Lineage tracing approaches have provided new insights into the cellular mechanisms that support tissue homeostasis in mice. However, the relevance of these discoveries to human epithelial homeostasis and its alterations in disease is unknown. By developing a novel quantitative approach for the analysis of somatic mitochondrial mutations that are accumulated over time, we demonstrate that the human upper airway epithelium is maintained by an equipotent basal progenitor cell population, in which the chance loss of cells due to lineage commitment is perfectly compensated by the duplication of neighbours, leading to “neutral drift” of the clone population. Further, we show that this process is accelerated in the airways of smokers, leading to intensified clonal consolidation and providing a background for tumorigenesis. This study provides a benchmark to show how somatic mutations provide quantitative information on homeostatic growth in human tissues, and a platform to explore factors leading to dysregulation and disease.
As air flows into our lungs, the lining of the nasal cavity, the throat and the rest of the respiratory tract prevents microbes, bacteria, dust and other small particles from entering the lungs. The lining of these airways is made up of many different types of cells, which must be continuously replaced as they become damaged. Experiments in mice have shown that cells called basal cells act as progenitor cells to keep the lining supplied with new cells. Progenitor cells are similar to stem cells: they divide to make, on average, one copy of themselves and one mature cell of another type (such as a secretory cell). This ensures that healthy supply of progenitor cells is maintained for the future. However, it is not clear whether this process takes place at the level of individual progenitor cells or as an average for a population of cells.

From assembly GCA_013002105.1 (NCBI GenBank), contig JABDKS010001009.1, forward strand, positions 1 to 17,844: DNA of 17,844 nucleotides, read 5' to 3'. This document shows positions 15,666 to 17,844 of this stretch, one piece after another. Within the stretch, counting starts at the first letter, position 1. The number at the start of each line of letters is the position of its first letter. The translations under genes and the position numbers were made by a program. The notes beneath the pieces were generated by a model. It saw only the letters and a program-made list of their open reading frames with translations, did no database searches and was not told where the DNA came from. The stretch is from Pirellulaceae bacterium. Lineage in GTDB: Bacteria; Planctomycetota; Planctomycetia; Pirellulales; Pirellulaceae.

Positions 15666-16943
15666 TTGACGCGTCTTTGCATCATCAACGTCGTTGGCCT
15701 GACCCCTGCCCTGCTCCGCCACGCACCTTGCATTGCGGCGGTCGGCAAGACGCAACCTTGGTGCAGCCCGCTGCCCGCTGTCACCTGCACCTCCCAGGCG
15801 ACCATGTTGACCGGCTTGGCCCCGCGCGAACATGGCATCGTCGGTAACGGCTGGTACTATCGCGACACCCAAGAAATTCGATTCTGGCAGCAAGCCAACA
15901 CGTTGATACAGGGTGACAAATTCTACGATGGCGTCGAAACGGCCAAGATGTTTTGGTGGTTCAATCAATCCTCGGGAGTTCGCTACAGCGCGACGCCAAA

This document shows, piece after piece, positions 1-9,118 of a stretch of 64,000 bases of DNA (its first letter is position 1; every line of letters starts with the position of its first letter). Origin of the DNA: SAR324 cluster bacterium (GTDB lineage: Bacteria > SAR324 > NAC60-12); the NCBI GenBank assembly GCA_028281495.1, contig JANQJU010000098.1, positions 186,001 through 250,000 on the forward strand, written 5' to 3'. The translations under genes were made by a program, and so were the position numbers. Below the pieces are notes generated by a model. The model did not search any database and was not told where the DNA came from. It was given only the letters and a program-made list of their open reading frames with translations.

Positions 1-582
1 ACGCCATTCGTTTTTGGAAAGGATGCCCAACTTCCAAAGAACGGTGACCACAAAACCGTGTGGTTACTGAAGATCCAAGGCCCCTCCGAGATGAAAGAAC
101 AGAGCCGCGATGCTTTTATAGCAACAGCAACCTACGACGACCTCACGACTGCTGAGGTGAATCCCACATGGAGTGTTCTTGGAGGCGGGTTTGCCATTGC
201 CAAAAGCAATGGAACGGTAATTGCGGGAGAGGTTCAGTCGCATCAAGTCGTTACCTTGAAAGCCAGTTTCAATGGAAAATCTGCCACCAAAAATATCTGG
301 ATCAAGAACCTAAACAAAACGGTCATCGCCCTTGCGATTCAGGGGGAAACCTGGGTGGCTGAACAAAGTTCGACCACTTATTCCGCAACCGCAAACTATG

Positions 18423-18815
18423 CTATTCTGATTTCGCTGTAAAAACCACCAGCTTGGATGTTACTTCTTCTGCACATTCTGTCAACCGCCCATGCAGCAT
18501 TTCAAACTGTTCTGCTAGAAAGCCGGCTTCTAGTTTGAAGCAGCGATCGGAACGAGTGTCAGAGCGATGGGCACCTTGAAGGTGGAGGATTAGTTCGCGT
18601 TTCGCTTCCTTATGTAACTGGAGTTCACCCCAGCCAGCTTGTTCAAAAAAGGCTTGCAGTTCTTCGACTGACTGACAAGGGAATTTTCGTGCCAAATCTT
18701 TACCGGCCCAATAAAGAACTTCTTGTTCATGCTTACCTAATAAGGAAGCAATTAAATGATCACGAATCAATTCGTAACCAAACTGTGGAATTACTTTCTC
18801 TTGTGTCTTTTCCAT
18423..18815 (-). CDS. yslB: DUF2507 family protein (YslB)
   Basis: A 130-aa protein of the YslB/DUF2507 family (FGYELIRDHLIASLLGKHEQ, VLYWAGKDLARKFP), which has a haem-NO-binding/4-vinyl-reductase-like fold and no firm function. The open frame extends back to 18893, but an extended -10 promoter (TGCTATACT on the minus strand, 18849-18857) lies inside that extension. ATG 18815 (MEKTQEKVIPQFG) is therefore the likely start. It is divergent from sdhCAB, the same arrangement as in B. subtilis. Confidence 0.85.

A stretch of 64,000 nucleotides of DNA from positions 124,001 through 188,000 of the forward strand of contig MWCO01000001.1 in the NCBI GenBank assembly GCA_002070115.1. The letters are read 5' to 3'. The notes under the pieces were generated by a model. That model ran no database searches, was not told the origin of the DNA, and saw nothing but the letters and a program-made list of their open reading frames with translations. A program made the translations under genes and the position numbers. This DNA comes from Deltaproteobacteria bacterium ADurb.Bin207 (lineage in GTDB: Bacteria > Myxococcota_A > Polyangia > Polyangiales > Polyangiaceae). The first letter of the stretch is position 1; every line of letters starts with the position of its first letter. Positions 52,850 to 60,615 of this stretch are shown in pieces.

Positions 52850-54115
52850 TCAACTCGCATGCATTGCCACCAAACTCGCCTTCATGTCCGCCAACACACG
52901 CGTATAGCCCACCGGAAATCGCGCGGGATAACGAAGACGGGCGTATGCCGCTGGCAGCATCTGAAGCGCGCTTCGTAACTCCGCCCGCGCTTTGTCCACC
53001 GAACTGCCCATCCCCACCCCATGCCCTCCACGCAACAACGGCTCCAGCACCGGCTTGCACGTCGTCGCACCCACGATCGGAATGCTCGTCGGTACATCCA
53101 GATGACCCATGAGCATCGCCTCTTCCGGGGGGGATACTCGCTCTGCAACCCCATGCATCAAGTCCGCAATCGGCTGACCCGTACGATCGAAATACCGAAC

Teixeira et al. have now performed a study which shows that basal cells achieve this balance as a result of averaging. The study took advantage of the fact that cellular organelles called mitochondria have their own DNA, which gradually accumulates mutations over time. This makes it possible to identify groups of cells that are descended from a single progenitor cell because they will all contain the same mitochondrial mutation.
By studying lung tissue from seven individuals, Teixeira et al. were able to identify clusters of related cells and found that, as expected, the size of the clusters increased with age. And by applying a mathematical model across all the cells in the study, it was discovered that whenever one basal progenitor cell committed to a particular fate, another progenitor cell duplicated itself: however, this balancing process happened in a random manner across a large number of cells, and not at the level of individual progenitor cells. Interestingly, it was found random cell division happened among smokers too, but was accelerated. This leads to clusters of identical cells forming more quickly in smokers than in non-smokers. In addition to providing further insights into the origins of lung cancer, the statistical methods developed by Teixeira et al. could be used to analyse the behaviour of many other types of stem or progenitor cells.